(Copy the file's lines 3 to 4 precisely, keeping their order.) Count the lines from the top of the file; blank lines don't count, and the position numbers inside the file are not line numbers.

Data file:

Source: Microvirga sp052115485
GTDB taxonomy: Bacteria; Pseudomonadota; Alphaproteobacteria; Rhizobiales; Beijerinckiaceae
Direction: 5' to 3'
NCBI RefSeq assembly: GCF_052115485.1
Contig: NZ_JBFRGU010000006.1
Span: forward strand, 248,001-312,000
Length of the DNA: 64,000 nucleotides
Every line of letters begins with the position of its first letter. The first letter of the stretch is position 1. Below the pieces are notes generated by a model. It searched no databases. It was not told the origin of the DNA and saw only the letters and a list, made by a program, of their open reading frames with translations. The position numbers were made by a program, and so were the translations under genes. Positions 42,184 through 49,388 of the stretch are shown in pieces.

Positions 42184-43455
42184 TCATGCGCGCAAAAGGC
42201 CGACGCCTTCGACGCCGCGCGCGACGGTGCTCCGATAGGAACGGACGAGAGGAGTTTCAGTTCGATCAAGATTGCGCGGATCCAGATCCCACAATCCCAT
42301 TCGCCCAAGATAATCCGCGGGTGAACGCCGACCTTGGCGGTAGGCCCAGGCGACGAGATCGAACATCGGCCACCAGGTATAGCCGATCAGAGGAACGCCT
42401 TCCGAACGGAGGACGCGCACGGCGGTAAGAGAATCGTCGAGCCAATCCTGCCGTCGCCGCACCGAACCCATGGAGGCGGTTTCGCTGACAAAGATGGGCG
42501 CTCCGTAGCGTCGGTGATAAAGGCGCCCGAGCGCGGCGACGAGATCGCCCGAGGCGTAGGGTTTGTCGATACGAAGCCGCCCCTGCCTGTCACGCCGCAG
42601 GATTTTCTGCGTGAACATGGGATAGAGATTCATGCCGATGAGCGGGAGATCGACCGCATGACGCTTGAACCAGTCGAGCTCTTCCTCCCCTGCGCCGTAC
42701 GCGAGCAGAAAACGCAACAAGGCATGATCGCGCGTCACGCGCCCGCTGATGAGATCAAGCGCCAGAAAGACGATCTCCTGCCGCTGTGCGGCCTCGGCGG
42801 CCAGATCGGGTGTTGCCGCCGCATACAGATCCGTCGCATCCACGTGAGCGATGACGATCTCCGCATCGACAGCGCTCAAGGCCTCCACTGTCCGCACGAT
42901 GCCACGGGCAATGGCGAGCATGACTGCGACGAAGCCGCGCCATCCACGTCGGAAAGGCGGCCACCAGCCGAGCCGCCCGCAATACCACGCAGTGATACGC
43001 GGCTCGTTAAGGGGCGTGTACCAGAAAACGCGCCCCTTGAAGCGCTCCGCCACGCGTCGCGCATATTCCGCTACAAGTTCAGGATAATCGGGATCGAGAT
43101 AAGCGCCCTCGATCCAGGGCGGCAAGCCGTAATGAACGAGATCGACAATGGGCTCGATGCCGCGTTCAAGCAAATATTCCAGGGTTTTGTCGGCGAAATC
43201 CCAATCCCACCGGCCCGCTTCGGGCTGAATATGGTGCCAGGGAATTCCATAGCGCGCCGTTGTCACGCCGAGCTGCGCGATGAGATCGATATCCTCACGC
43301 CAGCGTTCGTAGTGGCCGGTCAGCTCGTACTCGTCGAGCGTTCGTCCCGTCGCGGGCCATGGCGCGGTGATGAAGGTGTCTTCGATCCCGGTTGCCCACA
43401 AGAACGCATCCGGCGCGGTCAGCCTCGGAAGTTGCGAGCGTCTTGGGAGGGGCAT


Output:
Direction: 5' to 3'
NCBI RefSeq assembly: GCF_052115485.1